President Jayewardene had a coconut estate in Madampe, Chilaw which he had inherited from his father. It was a barren coconut land of 50 acres. The President handed over the coconut land to the Land Reforms Commission and acquired 50 acres from the Keena Kele Estate, a fertile coconut estate owned by the Commission. Following this example, the MPs and the Ministers of the ruling party became commercial planters by purchasing government estates at a nominal price. As the extent of land taken over by the government was as huge as one million acres, the plunder of estate land continued under the other Presidents as well.  

Opening the gates of corruption 

In addition to allowing the MPs to acquire the estates owned by the State, President Jayewardene also allowed them to act as government contractors and the owners of licenses to work as the dealers of timber, stone, sand, and passenger transport. The successors of President Jayewardene too, continued this destructive and corrupt system introduced by JR adding new features to it.

More than 1,500 liquor licenses were distributed through government MPs during the rule of President Chandrika. As a result, a significant number of ruling party MPs became licensed bartenders, directly or indirectly. This plunder of resources while enriching the Presidents, Ministers, MPs and their cronies caused to impoverish the government treasury.

The unsolved puzzle

More than four decades have passed since this system that allowed the plunder of public property by Presidents, Ministers, Members of Parliament, their crony officials and businessmen had been established. As a result, Sri Lanka is now in a situation where the country has become a hapless chew, the essence of which has been sucked to the fullest.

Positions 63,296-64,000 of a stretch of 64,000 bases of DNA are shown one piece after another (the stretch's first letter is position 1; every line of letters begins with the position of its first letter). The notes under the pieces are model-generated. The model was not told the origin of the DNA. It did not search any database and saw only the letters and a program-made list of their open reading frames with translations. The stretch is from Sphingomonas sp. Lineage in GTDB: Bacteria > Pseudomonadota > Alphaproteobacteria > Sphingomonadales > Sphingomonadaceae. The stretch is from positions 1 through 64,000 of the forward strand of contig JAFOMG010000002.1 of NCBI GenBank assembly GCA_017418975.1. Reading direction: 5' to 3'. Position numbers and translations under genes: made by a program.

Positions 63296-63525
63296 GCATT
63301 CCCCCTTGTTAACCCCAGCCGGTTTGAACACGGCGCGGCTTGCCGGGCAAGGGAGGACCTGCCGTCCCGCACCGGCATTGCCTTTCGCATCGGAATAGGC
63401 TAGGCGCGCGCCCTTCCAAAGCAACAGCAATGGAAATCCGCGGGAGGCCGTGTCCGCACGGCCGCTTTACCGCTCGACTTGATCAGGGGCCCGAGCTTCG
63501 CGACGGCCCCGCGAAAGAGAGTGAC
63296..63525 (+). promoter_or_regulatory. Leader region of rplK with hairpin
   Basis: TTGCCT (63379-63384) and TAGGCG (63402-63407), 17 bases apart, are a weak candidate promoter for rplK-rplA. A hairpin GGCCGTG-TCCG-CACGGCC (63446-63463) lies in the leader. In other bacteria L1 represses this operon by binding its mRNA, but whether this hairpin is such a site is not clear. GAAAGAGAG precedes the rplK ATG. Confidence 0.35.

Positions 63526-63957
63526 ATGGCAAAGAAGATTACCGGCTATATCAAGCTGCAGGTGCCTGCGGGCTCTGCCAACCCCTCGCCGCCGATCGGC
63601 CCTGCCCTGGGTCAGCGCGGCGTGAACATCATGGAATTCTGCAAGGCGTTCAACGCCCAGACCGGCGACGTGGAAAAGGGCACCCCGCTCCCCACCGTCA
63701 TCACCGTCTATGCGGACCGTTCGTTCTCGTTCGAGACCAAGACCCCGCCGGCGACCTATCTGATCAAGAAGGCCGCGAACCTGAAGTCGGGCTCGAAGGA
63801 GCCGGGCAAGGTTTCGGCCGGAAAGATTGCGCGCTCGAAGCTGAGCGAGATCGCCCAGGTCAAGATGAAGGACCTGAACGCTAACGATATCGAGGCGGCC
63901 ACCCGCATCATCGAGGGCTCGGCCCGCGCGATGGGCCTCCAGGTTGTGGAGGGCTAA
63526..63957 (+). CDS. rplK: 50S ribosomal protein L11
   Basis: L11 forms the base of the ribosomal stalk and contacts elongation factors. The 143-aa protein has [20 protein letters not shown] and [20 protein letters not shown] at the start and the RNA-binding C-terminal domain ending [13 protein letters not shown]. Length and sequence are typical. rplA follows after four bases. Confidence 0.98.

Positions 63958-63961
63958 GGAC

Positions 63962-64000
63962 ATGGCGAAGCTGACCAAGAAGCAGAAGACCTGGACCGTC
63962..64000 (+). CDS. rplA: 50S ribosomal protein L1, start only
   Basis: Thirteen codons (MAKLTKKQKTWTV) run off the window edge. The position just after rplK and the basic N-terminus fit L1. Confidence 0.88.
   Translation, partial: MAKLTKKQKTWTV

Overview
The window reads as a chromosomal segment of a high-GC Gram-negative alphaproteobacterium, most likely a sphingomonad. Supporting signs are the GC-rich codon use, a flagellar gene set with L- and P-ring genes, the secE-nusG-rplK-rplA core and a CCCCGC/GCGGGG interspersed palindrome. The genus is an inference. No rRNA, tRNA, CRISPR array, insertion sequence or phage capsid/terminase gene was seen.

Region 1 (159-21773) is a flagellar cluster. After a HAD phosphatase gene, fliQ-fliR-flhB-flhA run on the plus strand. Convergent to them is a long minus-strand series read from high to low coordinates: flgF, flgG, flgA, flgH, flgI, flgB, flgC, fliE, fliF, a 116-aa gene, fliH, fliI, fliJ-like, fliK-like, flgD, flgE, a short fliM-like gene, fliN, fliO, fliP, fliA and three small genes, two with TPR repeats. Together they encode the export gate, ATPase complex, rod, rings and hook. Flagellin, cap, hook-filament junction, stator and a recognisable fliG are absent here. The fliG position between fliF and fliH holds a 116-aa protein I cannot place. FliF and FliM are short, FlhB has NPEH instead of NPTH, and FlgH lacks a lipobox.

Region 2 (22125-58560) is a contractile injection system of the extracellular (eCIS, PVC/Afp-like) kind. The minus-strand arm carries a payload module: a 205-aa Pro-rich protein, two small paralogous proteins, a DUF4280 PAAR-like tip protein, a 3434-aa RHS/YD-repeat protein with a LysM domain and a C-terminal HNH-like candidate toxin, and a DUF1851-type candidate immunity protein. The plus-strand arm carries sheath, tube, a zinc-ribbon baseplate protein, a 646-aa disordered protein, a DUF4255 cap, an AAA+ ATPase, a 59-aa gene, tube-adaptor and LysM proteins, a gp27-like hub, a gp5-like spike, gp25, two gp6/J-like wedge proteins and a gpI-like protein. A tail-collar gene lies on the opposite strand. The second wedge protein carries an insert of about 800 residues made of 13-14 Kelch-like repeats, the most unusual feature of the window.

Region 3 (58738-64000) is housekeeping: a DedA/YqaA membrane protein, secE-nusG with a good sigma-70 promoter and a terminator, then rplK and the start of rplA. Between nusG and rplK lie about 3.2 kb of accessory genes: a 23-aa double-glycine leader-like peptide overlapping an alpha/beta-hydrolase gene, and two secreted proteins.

But the most puzzling question which is not easy to understand is that, in spite of the fact that more than 40 years had lapsed since the establishment of this predatory system in Sri Lanka which is vicious and corrupt, so far, no political party representing the Parliament, no Member of Parliament or no Parliamentary Authority has spoken openly, of this massive plunder of state property occurring, of course with the patronage of Parliament itself. Strangely, this topic has never been discussed in Parliament. No motion has been moved in this regard. No criticism has originated from within the Parliament.

How did it happen? Weren’t the Presidents, MPs, Ministers and the Members of Parliament who ruled the country aware of the prevalence of a system for more than 40 years in which the public property of the country under their temporary control had been plundered by them? 

Except Ranjan Ramayana who had aired his concerns openly against the massive plunder of state property, in his simplistic and disorderly style, no member of parliament has ever spoken about it. No political party representing the Parliament has spoken about it. Even the Speakers of Parliament have not treated it as a serious issue affecting their conscience. There were six occasions in which the proposals for reformation of the system of governance presented since 1978. Why is it that no proposals were made in any one of those occasions to rectify this serious error?

What happened to the conscience of political parties, good or bad, left wing or right wing which represented the Parliament on this specific fundamental question?

Didn’t they really witness the prevalence of such a serious mistake? Or was it because there was a general consensus among them on this particular issue, no matter how much they disagreed on other issues? Will the new parliament be able to break the silence maintained so far on this issue?

Recent columns